“What I often find myself reflecting on is that to know and be known requires a significant level of vulnerability that comes from being liberated from the incessant drive to justify your own existence or cover up the things that other people might think are not okay about you.
“We tend to try and live in a world where we give the impression that we are all okay and, in hospital chaplaincy for example, I’m in one of those places where often the wheels have fallen off for people and they aren’t OK and they are in a place where they have no option but to say ‘I’m not OK’.
“But within that crisis can come opportunity, so look for the opportunity, look for the unusual and the unexpected.
“This is something I often think about: ‘here is a crisis and I have to fix it’, but really I don’t.
My calling is to see what is happening here and ask the question, ‘Jesus, what are you doing here and what are you calling me to participate in, rather than just fix?’.”
And even in the solitude of something like hotel quarantine, opportunity exists when a positive attitude is maintained, Shane says.
“Yes, being in quarantine is a time of unusual solitude, something different from the norm, but again we can say, ‘OK, where is the opportunity here’,” he says.
“Communication is still open and, in most cases, we have an opportunity to face-time with people but, yes, some people may well feel disconnected, while others may talk to their family members or more significant connections more than they ever have in years.
“We may be living in a time where a physical connection among people has diminished, yet there remains an incredible longing for physical and human connection.”
And that connection, Shane says, while difficult can still be maintained in a setting like hotel quarantine, or ongoing lockdown, through the availability of online platforms.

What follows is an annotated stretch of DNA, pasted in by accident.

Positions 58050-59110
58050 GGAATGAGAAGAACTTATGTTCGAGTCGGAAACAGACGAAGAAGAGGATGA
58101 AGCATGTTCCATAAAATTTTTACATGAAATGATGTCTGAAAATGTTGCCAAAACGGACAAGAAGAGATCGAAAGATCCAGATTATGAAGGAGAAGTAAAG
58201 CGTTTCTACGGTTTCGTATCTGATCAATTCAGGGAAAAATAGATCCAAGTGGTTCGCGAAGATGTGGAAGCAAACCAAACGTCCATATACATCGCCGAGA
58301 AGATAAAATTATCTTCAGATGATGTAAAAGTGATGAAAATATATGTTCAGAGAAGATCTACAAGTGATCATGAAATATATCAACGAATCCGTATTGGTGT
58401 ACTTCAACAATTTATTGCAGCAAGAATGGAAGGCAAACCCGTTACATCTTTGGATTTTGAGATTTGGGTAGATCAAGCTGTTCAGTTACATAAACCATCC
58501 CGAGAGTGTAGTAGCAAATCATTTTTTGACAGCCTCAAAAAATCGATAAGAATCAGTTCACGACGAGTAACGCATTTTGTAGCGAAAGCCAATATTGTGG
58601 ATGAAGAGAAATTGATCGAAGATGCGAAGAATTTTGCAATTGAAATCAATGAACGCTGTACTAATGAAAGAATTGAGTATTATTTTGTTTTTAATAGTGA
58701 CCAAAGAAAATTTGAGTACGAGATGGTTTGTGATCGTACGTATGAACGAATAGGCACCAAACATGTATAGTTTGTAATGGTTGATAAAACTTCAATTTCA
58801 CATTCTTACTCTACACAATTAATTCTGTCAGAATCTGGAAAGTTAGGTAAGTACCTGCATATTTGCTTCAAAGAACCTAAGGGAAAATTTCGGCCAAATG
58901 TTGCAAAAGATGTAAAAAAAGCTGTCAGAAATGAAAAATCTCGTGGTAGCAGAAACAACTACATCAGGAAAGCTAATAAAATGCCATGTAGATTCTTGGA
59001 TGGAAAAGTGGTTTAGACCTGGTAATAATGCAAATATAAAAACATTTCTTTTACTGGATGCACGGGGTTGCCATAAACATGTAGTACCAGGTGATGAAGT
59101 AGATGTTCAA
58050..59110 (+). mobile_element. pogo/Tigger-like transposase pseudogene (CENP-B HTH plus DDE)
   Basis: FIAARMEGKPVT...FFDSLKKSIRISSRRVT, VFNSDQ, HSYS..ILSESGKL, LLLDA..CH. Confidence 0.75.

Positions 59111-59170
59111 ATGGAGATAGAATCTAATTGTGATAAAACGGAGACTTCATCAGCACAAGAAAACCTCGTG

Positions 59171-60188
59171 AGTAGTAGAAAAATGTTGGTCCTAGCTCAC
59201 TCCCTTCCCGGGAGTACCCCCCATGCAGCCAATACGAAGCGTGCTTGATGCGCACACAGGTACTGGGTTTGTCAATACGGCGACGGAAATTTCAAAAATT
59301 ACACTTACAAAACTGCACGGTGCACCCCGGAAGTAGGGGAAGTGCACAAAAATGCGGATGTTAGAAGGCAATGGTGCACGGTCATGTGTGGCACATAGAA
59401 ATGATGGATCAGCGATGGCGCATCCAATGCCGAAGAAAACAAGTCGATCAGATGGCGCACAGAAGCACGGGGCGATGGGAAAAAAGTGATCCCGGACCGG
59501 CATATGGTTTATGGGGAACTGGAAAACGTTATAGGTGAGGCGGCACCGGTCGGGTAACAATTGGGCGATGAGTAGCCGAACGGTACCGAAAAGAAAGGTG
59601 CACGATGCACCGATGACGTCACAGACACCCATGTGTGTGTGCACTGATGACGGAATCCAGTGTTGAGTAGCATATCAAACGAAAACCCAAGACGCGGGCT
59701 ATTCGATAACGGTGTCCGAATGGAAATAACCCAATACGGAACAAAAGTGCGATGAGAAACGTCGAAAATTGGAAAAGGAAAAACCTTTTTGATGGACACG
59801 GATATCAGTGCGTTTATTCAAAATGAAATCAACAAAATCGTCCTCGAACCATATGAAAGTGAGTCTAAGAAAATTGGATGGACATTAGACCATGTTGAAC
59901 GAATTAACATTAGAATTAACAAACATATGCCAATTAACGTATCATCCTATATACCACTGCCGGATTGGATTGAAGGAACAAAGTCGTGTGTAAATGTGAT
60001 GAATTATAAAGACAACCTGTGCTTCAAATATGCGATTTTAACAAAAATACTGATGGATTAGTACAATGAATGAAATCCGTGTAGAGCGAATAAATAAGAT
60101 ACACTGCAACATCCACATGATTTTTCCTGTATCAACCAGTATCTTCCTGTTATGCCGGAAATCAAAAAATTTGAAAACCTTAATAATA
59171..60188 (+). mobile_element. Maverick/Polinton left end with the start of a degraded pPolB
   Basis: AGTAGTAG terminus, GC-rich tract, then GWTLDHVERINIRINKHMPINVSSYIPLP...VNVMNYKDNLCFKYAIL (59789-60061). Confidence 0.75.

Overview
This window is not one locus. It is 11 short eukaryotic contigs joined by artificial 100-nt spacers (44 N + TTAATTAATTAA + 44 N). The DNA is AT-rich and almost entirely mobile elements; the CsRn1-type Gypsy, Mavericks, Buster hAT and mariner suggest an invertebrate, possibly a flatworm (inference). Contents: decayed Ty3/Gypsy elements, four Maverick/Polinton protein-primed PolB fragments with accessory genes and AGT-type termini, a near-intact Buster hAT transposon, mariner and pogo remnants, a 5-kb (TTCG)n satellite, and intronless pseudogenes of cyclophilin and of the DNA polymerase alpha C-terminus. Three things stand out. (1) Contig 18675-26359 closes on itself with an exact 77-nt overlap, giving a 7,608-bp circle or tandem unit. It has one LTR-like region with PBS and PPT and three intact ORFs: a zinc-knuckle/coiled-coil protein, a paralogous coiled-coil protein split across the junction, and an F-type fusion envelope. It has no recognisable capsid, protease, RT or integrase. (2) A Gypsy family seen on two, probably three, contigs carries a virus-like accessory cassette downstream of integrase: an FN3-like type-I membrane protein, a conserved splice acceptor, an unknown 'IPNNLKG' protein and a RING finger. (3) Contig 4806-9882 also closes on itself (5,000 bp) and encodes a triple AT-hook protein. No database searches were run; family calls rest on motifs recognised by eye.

“There is obviously an opportunity for phone contact or face-time connection,” he says.
“It’s about offering that connection point for people to talk, but also encouraging people to participate in other online activities.
“It’s not necessarily watching a church service, but there are specific Christian connection groups to engage with.
“It’s about recognising the things you enjoy that may or may not have been part of your normal life and looking at whether you can connect with people who enjoy the same sort of thing.”
As my chat with Shane came to an end, he left me with one more thing to ponder around positivity and, even in the isolation and solitude of hotel quarantine, the potential to see what might be opened up for us.
“What if we can all walk together (in a spiritual sense), because there will be days when I need someone to carry me, and I do wonder about the potential that exists around being part of a community in that sense,” he says.
“That potential might be something we start to realise and see and might well stun us in terms of the good things that can emerge from it, even in times of crisis, lockdown and hotel quarantine.”